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A pain in the back need not be a pain in the neck.

The most common complaint that doctors hear is that of back pain. Sometimes the patient knows what precipitated it--lifting a heavy object, for example--but most of the time, it just "came on." Depending upon its cause, the pain may be localized to a small area, or it may radiate more distantly.

One of the most common varieties is sciatica--named after the sciatic nerve. Technically, the sciatic nerve is a bundle of nerves, enclosed in a single sheath, that comes off the spine in the lower back. Passing through the buttocks down the thigh to the knee, it divides into two branches, one on the back of the calf and the other on the lateral (outside) part of the lower leg, and from there into the foot.

Pressure on, or other irritation of, the sciatic nerve, usually at or near its point of origin from the spinal column, may cause pain in the center of the back, in the buttocks, or all the way down to the foot. Other characteristic symptoms include numbness, tingling, and/or weakness along its path.

irritation of the sciatic nerve may be due to pressure from a so-called "slipped disk"--more correctly, a herniated intervertebral disk. The disk is made of a semisoft, fibrous material that provides padding between the vertebrae along the spinal column.

A capsule that holds the disk in place may bulge and press 'upon an adjacent nerve. In the lower back, the sciatic nerve is the most vulnerable.

The sciatic nerve also may be irritated by pressure from one of the muscles comprising the muscle group in the buttocks that controls motion of the thigh. This piriformis muscle, which rifts the leg sideways, may become inflamed because of overexertion or injury and press upon the sciatic nerve. Spasm in any of the muscles of the buttocks, whether from injury, a fall, or whatever, also may irritate it.

The precise cause of sciatic nerve pain may be difficult to establish, but simple treatment often brings relief, whatever its cause. Such ordinary medication as aspirin or ibuprofen may do the trick, with or without a day or two of bed rest. A heating pad also may help, as well as exercise to strengthen the muscles of the abdomen and back, which keep the bones of the spine and hip in proper balance.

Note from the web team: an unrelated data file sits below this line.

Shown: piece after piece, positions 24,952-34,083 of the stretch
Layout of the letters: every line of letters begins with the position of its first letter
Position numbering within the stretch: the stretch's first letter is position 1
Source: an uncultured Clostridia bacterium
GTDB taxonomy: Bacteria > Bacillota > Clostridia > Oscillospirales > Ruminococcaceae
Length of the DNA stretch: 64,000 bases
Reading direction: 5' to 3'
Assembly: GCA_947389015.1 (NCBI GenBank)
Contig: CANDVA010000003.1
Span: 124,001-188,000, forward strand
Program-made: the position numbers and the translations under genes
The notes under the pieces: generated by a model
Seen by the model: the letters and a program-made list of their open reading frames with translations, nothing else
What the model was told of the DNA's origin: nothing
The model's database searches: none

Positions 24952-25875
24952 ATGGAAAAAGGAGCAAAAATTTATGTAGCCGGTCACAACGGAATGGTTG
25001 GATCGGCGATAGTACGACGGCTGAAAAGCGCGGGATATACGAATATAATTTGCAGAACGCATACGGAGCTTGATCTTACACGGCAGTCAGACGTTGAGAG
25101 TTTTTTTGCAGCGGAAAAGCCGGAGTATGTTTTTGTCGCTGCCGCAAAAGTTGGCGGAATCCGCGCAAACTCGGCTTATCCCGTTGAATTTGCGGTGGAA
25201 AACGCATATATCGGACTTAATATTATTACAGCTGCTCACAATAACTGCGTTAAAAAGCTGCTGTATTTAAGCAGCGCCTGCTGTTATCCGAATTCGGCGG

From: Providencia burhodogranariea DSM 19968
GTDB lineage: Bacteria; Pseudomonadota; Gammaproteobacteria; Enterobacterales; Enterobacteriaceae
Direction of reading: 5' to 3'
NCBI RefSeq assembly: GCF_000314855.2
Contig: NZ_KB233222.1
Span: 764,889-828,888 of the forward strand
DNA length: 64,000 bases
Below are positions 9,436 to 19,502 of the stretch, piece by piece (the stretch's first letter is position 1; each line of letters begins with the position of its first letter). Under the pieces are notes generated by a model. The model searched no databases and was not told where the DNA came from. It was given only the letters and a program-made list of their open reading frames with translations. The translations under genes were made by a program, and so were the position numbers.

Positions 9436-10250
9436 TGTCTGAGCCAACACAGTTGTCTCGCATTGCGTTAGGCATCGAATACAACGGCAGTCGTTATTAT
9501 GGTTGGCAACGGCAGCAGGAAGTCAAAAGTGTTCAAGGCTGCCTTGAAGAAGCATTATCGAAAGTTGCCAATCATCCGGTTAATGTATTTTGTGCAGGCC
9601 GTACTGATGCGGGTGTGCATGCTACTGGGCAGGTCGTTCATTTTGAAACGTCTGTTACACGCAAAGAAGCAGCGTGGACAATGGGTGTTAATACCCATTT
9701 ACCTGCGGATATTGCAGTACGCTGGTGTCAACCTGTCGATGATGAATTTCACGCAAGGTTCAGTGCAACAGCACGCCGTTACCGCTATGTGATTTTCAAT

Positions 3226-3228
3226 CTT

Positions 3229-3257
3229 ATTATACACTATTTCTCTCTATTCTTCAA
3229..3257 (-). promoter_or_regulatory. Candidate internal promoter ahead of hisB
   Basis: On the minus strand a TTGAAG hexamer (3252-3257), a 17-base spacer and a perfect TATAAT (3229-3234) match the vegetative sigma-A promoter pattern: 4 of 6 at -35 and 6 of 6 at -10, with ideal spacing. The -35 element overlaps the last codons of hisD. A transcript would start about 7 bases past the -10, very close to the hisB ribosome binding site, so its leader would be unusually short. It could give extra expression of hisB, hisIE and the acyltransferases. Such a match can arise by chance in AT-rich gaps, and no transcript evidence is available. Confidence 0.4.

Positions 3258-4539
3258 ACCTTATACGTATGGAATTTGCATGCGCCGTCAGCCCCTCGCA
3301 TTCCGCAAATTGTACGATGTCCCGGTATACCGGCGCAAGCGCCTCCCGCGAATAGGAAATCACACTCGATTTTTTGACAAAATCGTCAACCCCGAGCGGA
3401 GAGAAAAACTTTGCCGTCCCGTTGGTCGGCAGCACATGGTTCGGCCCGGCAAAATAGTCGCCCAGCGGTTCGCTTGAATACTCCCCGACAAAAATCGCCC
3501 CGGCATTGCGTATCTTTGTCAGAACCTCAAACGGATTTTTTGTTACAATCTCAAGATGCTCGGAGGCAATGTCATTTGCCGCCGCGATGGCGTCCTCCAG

An attack of sciatica or other acute back pain may come on suddenly, from the most innocuous of movements--slight bending or just sitting in one position for an extended period. The slightest movement may then cause knife-like pain, virtually immobilizing the patient.

If this happens, lying flat on one's back---whether on the floor, a couch, or in bed--usually will bring some relief. Taking the strongest painkiller at one's disposal may produce a quick and complete cure.

What seems to happen is that the motion that initiated the pain causes the adjoining muscles to go into instant spasm to prevent further motion. However, this spasm causes further irritation of the nerve, which sets up an instantaneous cycle of nerve pain followed by muscle spasm and more nerve pain. The medication relieves the nerve pain, allowing the muscle to relax, thus breaking the cycle--often with complete relief.

Medical attention is recommended for pain that lasts more than a couple of days. Doctors often prescribe muscle relaxants to break the spasm cycle. Rarely, and only as a last resort, does chronic back pain require surgery. If recommended, a second or even third opinion is strongly advised.
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Title Annotation:sciatica
Publication:Medical Update
Date:Mar 1, 1993
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